Gene therapy for spinal muscular atrophy (SMA) — currently limited to Zolgensma — involves using a modified virus to deliver a healthy copy of SMN1, the faulty gene in SMA, to patients. This is expected to slow or halt the progressive muscle weakness that characterizes the disease.
Among several therapeutic approaches now available, disease-modifying therapies (DMTs) show the greatest effects in terms of symptom reduction in spinal muscular atrophy (SMA). DMTs are able to slow or even halt disease progression. The therapies can help infants with SMA achieve otherwise unattainable motor milestones, and help older patients improve or maintain motor, breathing, and swallowing skills.
The cost of spinal muscular atrophy or SMA treatment is high, and depending on the insurance plan, some companies may provide coverage for disease-modifying therapies, while others won’t. Patients or caregivers should talk to their healthcare team and insurance providers about access to SMA treatments. Due to the Affordable Care Act in the U.S., denials or restrictions in health insurance, or higher premium rates because of a preexisting condition such as SMA, are prohibited.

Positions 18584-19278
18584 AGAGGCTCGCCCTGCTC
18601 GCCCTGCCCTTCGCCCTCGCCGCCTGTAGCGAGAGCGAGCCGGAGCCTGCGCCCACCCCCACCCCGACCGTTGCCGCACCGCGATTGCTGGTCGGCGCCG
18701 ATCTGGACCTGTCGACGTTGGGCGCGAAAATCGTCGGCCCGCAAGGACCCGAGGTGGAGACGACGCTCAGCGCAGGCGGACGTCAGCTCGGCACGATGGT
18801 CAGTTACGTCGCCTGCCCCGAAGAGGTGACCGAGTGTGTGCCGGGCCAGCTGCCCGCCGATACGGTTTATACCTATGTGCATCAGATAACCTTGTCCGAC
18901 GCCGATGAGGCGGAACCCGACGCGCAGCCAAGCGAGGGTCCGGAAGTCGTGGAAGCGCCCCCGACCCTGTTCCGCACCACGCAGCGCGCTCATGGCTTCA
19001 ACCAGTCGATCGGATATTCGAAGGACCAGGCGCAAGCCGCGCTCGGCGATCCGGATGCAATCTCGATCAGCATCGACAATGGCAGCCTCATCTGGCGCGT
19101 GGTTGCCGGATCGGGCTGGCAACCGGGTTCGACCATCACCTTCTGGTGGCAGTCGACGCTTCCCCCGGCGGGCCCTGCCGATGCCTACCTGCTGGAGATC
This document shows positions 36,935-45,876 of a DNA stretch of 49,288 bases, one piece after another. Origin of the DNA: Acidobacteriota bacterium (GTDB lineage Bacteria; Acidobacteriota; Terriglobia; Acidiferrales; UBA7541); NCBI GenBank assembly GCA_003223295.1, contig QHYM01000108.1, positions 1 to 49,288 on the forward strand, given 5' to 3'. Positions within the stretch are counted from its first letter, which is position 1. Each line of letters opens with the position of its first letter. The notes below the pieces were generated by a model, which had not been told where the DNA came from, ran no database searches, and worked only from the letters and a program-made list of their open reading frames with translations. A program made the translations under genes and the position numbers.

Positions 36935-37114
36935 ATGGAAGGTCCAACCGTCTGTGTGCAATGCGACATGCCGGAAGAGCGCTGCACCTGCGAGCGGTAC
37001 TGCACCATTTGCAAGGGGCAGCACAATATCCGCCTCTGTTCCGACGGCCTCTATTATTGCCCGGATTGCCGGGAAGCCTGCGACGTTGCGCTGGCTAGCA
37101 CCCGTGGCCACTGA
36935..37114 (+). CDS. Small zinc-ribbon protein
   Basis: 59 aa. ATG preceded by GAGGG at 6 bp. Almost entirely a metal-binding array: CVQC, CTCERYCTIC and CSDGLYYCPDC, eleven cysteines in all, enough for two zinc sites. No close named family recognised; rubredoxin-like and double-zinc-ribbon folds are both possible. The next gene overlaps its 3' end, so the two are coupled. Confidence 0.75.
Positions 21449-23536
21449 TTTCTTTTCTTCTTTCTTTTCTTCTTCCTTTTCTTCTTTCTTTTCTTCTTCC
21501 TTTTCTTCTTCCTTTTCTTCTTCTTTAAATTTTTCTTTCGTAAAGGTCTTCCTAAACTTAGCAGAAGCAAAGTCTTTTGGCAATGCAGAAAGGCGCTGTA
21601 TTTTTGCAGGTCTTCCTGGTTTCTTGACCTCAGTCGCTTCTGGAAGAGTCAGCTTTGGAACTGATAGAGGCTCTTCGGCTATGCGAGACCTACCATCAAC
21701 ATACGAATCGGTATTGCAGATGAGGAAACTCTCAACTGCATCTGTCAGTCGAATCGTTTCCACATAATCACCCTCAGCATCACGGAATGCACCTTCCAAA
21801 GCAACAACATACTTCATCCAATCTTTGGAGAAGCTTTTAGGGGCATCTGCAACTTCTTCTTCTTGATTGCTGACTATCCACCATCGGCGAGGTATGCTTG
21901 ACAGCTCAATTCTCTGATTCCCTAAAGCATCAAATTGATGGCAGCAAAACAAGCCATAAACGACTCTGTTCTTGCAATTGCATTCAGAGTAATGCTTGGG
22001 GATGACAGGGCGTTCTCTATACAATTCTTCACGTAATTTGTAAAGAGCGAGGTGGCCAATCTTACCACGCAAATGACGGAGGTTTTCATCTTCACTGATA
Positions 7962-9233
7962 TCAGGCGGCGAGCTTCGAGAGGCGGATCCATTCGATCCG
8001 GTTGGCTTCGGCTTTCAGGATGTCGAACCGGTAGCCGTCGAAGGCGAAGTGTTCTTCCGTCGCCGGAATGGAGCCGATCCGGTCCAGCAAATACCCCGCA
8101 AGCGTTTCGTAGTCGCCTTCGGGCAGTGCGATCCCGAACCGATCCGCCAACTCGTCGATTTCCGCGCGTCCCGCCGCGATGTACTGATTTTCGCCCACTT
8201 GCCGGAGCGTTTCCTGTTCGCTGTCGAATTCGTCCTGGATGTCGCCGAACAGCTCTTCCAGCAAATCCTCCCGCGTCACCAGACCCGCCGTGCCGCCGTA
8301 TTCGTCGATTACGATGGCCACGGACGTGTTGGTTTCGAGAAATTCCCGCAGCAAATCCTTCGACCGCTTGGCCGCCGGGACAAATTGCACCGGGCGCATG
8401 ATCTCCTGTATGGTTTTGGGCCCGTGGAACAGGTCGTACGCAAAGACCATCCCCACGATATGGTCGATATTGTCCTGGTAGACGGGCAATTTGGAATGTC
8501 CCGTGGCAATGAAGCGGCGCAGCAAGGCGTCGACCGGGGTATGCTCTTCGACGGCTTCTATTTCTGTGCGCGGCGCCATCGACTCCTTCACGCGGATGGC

To date, no studies have directly compared the effects of disease-modifying therapies for spinal muscular atrophy (SMA). As such, no strong conclusions can be drawn about which treatment may be more effective. Increasing evidence suggests that initiating treatment early, especially prior to symptom onset, is more critical than DMT choice in achieving the best outcomes. SMA patients and/or their parents should talk to their healthcare team about eligibility for SMA treatments, and the potential risks and benefits of each therapy.